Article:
The ‘Resistance Path’, a walking trail through a forest, exhibits several installations that detail the experiences of those who lived and fought here. Alongside these displays, your Hezbollah guide will provide context and share personal stories of conflicted periods of Lebanese history.
Mleeta isn’t a conventional tourist site. The journey from Tyre to Mleeta offers an insight into Lebanon’s history, far removed from the ancient ruins and old city quarters but equally significant in understanding the country’s narrative.
10. Explore Crusader history at Beaufort Castle
Located around an hour’s drive from Tyre, the Beaufort Castle, or Qalaat al-Shaqif, is a captivating historical site in Lebanon. Set atop a 300-meter high ridge, the castle offers breathtaking views of the Litani River, the Golan Heights, and Mount Hermon.
The Beaufort Castle has seen a string of occupants since its construction in the 12th century. Initially built by the Crusaders, it was later captured by Salah ad-Din in 1190, then passed into the hands of the Mamluks, and Ottomans, and finally, used as a strategic outpost during the Lebanese Civil War and Israeli occupation.
The castle’s architecture reflects its turbulent history, showcasing both Crusader and Arab design influences. The thick walls, deep moat, and sturdy fortifications bear witness to the numerous battles it has withstood.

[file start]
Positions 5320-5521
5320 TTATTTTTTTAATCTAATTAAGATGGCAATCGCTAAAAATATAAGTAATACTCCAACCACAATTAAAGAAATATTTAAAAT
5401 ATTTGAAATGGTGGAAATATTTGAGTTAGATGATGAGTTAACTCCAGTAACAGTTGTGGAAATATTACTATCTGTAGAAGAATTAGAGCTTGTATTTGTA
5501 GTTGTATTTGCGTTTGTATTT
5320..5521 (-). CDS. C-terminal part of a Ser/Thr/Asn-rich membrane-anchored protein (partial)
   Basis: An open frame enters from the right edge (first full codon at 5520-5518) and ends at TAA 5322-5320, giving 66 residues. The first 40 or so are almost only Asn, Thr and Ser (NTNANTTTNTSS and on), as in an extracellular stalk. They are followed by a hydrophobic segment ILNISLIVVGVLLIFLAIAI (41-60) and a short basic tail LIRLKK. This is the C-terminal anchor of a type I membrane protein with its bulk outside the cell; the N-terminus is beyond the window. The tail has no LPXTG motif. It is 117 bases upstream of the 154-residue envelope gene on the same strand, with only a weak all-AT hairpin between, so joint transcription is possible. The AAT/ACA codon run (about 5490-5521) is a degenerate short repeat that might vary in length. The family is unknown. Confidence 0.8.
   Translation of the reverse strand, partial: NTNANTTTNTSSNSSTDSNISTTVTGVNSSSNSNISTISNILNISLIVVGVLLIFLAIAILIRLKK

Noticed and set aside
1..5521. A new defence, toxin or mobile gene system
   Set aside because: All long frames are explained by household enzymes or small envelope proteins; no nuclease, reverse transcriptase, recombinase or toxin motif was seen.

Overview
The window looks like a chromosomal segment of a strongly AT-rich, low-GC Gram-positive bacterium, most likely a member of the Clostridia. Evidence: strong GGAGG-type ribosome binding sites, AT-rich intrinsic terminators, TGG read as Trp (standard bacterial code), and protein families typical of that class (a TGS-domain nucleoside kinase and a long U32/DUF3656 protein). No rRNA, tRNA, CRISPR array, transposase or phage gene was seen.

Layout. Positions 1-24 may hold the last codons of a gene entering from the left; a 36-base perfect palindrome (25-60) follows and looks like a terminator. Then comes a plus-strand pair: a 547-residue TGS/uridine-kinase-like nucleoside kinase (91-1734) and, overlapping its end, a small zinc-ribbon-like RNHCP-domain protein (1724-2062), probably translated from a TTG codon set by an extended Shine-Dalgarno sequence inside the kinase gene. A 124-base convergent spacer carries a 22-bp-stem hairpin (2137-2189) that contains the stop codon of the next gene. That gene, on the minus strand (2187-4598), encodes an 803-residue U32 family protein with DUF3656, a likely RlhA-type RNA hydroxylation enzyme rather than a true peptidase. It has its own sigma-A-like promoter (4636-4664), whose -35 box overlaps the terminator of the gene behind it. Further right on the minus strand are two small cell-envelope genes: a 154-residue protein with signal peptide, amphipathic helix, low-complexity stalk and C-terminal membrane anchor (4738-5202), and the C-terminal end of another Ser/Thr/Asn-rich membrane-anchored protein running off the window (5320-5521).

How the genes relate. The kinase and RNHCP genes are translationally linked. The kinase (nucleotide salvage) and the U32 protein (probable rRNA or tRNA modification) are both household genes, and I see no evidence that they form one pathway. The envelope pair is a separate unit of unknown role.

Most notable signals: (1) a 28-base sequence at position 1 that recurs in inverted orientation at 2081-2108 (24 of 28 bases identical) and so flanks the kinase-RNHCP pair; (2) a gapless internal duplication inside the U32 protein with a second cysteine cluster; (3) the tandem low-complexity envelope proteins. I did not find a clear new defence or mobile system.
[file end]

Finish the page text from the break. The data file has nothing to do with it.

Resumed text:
Visiting the Beaufort Castle is a journey through layers of history. Exploring its ruined walls, chambers, and archways, visitors can imagine the fierce battles fought and the tales of knights, sultans, and soldiers. Despite the ravages of time and conflict, the castle retains an impressive aura of might and resilience.
How to travel to Tyre
Travelling to Tyre is an adventure in itself, as I discovered during election season. Check government advisories, like the UK’s FCDO warnings, before making the journey. Beirut, the capital of Lebanon, is the primary international gateway, with its Rafic Hariri International Airport receiving flights from around the world.
Once in Beirut, Tyre is around 80 kilometres away. Renting a car is a popular option, allowing you the freedom to explore at your own pace, or a guide and drive as I did. The drive to Tyre, along the coastal highway, takes approximately an hour and a half, offering scenic views of the Mediterranean Sea.
Public transport, such as buses and shared taxis, known as ‘servees’, are also available. They are an affordable, albeit less convenient, way to reach Tyre. The journey can take two to three hours, depending on traffic and stops.
The best time to visit Tyre